JVM Advent

The JVM Programming Advent Calendar

Java 7 – The Language Grows Up

Java was side stepped by C# some years ago – but with the newly invigorated roadmap, Java is back in the game!

Java 6 had a few very (very) annoying features which have been fixed in Java 7. It is easy not to realise how powerful these new yet small aspects of the language are. They point to a bright future where Java grows up slowly into a ever easier language to use.

My first insight into the annoying features in Java did not come form writing Java but from creating a COBOL compiler which could compile to the JVM. Some features were asked for by fellow developers which I would not have thought about otherwise:

  1. Some way to make variable definitions easier in the face of generics syntax.
  2. Something like the using syntax in C#.
  3. Lambdas and delegates (these are coming to Java 8).

In this post I am going to take a quick look at 1 and 2. These two features make my every day life much easier as a Java programmer, so I am happy to talk about them!

Diamond Syntax:

Even with excellent tools like Eclipse, writing the following is a pain:

ArrayList<string> list = new ArrayList<string>();

But it gets worse, how about:

ArrayList<ArrayList<string>> list = new ArrayList<ArrayList<string>>();

The compiler know that the type on the right is the same as the type on the left; that is how it does the type reconciliation. So, why not allow programmers to let the compiler do a bit of work for them:

ArrayList<ArrayList<string>> list = new ArrayList<>();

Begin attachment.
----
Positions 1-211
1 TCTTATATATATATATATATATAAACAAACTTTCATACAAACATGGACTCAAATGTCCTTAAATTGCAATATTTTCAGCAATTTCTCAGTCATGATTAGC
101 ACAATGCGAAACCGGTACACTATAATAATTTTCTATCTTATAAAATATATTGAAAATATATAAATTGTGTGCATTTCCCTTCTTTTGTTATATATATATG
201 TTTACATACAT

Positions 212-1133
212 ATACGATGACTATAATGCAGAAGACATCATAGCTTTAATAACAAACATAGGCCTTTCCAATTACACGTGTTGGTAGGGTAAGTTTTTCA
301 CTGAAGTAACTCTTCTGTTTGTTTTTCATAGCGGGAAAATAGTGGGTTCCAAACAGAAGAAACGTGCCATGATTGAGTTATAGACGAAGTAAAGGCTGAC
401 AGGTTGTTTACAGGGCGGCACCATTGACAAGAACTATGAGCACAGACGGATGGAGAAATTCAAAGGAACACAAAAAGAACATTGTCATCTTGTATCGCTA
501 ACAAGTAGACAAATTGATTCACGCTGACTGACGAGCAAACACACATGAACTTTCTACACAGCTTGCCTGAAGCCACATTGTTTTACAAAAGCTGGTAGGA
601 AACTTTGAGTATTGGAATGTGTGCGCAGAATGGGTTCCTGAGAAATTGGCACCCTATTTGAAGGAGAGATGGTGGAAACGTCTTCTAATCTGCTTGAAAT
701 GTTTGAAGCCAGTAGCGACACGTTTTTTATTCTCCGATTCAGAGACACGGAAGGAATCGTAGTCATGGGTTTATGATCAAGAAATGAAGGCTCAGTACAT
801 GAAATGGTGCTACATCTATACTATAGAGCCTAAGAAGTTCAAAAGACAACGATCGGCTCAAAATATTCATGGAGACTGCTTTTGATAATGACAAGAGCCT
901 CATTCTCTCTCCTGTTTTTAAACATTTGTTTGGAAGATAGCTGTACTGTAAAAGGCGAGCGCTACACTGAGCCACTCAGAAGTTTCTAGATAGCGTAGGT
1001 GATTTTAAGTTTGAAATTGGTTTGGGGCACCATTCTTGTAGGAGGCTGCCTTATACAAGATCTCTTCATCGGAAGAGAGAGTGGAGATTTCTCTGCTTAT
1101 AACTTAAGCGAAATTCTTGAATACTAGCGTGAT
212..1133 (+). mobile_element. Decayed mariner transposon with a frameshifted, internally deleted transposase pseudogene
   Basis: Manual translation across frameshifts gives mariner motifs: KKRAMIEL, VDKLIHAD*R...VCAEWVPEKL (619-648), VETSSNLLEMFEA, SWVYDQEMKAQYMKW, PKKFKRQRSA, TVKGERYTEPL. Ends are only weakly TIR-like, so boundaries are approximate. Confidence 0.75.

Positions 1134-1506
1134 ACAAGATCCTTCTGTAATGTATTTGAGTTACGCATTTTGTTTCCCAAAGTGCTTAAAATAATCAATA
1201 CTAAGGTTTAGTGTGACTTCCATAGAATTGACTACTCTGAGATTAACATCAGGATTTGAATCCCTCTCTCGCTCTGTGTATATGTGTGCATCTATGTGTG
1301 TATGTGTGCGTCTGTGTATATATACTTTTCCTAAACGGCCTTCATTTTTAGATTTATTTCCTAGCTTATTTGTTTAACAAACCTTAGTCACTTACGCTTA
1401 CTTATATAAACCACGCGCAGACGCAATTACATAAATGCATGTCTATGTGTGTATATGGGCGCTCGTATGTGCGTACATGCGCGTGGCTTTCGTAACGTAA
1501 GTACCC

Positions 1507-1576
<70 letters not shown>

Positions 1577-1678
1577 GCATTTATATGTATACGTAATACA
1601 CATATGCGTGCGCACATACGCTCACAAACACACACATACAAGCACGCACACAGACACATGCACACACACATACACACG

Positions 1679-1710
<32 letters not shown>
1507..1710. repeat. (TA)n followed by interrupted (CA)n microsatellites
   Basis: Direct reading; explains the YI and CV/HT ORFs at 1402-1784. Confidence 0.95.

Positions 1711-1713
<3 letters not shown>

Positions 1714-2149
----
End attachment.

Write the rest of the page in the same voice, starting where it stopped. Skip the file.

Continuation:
This exactly what the diamond operator does. In simple terms <> means “Take the generic type of the l-value to which the r-value is being assigned.

It is easy to say this sort of change does not matter. Using auto-complete on an IDE developers do not need to do all that typing and what does a few characters matter anyhow? The difference comes in readability as much as in the rate of typing. Code with frequent redefinitions of the same type requires more effort to read and is easier to misunderstand. Misunderstandings cause bugs, need I say more?

Try With Resources:

On the subject of bugs, here is a construct which can cause rather a lot of them:

static String readFirstLineFromFile(String path) throws IOException {
BufferedReader br = new BufferedReader(new FileReader(path));
try {
return br.readLine();
} finally {
if (br != null) br.close();

Three things tend to happen here:

  1. Someone forgets to put in the finally clause and the system runs out of file handles.
  2. Someone forgets to put in the null check and null pointer exceptions get thrown when the FileReader fails.
  3. The code gets edited for some change and the above two things happen in the new version.

This is another case of the Java language being complete and competent but prone to bugs by relying on the developer a little too much. Java 1.7 brings in the new Try-With-Resources syntax. It looks a little odd to start with but it is straight forward and works really well.

static String readFirstLineFromFile(String path) throws IOException  {
try (
BufferedReader br = new BufferedReader(new FileReader(path));
) {
return br.readLine();

Now, what ever objects are defined in the () clause after the try will be closed automatically. This is a much better approach in that, just like the the diamond operator, we only need to think about the issue once, in one place. For more information on try-with-resources see the Oracle Page.

By: Dr Alexander J Turner: I would like to thank Attila for contacting me and organising this interesting project. Feel free to pop over to my blog at Nerds-Central at any time 🙂

Meta: this post is part of the Java Advent Calendar and is licensed under the Creative Commons 3.0 Attribution license. If you like it, please spread the word by sharing, tweeting, FB, G+ and so on! Want to write for the blog? We are looking for contributors to fill all 24 slot and would love to have your contribution! Contact Attila Balazs to contribute!

Author: Alexander Turner

Life long technologist and creative.

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